“I am a teacher … I am not in it for the income; I am in it for the outcome.”

“I am a teacher … It’s who I am; it’s my passion, my calling, my world.”

For Susanna Guillen, a Catholic elementary school teacher serving in the Archdiocese of Los Angeles, these sayings accurately encapsulate her chosen career — a professional fate that was sealed early on, thanks to the many memorable teachers (a.k.a. role models) who taught her not only the ABCs, but also about loving God and embracing her faith, from kindergarten forward.

Today Susanna is a third grade teacher at Nativity Elementary School in South Los Angeles, where she has worked for 11 years, spanning nearly her entire teaching career. She is also the mother of two — she has an adult son, 26, who graduated from Salesian High School, and a 17-year-old daughter, who is a senior at San Gabriel Mission High School — and has been married for 27 years.

When asked if her Catholic faith plays a role in her daily life, Susanna’s response is an immediate and resolute “Yes” — though explaining exactly “how” is tricky, she noted. Her faith just “is” — interwoven and inextricable — and it guides her efforts to serve as a positive example for her kids, and it also inspired Susanna’s childhood dream of becoming a Catholic school educator, she recalled.

“I am the product of Catholic education, from elementary school to high school to graduating from Loyola Marymount University,” Susanna recently told The Tidings during an interview regarding National Catholic Schools Week 2016, which is being celebrated across the country from Jan. 31 through Feb. 6.

“I always wanted to be a teacher or just be in the teaching field in some way … but I [also] wanted to serve in the Catholic schools and I knew that,” she continued. “I can’t remember not wanting to do that.”

More specifically, Susanna said she felt called to teach underprivileged students at an inner city school — exactly as she does at Nativity Elementary, where 90 percent of its students live at or below the federal poverty level.

“I always knew that I wanted to go back and teach in an inner city community,” she said. “I wanted to give back, to serve the community.”

Susanna and her five brothers and sisters were raised in such a community, in a modest home in Boyle Heights, by a stay-at-home mother and hard-working father. Today three of the siblings work in the field of Catholic education — she has a sister who teaches at St. Agnes School in Los Angeles, and a brother who is the principal at St. Juliana Falconieri School in Fullerton in the Diocese of Orange.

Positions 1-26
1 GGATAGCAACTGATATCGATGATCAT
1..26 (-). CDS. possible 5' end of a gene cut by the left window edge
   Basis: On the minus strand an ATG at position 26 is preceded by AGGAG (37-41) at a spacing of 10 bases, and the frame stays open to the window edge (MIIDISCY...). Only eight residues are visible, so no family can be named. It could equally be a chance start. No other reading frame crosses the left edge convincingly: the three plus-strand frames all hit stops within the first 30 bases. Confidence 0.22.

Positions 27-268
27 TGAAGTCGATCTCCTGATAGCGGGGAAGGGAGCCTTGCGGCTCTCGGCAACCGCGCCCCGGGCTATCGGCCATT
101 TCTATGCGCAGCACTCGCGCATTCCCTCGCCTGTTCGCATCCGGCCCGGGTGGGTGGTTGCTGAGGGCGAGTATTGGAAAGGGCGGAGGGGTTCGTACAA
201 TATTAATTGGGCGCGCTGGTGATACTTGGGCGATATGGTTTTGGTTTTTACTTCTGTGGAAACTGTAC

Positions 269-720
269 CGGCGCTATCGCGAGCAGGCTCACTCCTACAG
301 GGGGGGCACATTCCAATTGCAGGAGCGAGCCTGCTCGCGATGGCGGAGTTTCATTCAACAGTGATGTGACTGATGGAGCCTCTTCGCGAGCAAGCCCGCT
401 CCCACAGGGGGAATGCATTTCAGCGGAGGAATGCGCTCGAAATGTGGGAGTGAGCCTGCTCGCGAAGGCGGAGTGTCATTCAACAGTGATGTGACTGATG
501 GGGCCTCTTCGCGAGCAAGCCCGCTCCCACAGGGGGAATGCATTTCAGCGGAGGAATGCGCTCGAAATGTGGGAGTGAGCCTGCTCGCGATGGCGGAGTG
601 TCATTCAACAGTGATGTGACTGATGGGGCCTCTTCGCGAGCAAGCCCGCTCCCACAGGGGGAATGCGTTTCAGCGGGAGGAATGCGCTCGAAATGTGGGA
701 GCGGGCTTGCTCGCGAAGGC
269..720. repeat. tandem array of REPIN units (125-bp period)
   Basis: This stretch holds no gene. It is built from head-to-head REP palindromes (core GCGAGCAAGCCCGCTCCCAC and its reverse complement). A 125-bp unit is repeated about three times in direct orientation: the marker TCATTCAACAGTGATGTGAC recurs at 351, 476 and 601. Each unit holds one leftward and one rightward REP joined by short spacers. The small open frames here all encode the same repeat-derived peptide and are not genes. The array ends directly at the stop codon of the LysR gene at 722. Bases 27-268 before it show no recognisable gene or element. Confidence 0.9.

For Susanna and her siblings, having supportive parents and attending Catholic schools — where they were taught by devoted Catholic teachers — directly affected their eventual career choices to become Catholic educators.

“I would look at my teachers and I wanted to be like them, the way they were, their faith, how much they enjoyed teaching, and that’s what I wanted to do.”

Included among those positive memories were how clearly her teachers conveyed their love of Jesus and “the way they talked about God — they were very inspirational,” she recalled. In short, Susanna added, “They lived their faith.”

Susanna concedes that if she had opted to teach outside of a Catholic school setting — for the Los Angeles Unified School District or another public school system — she would undoubtedly be earning “quite a lot more money.” But, she stressed, “When you go into the Catholic schools, you know that that’s not what it’s about; it’s about being able to speak about God, to model your faith.”

“It’s about being able to live [your faith] daily,” explained Susanna. “It’s a place where the kids can talk about God … to help the kids be well rounded.

TOGETHER IN MISSIONThanks to the generous charitable contributions provided via Together in Mission (part of the Annual Catholic Appeal), more than 60 Catholic schools across the Archdiocese of Los Angeles receive much-needed monetary support to ensure sufficient funding. Read more about how the appeal helps schools like Nativity: www.angelusnews.com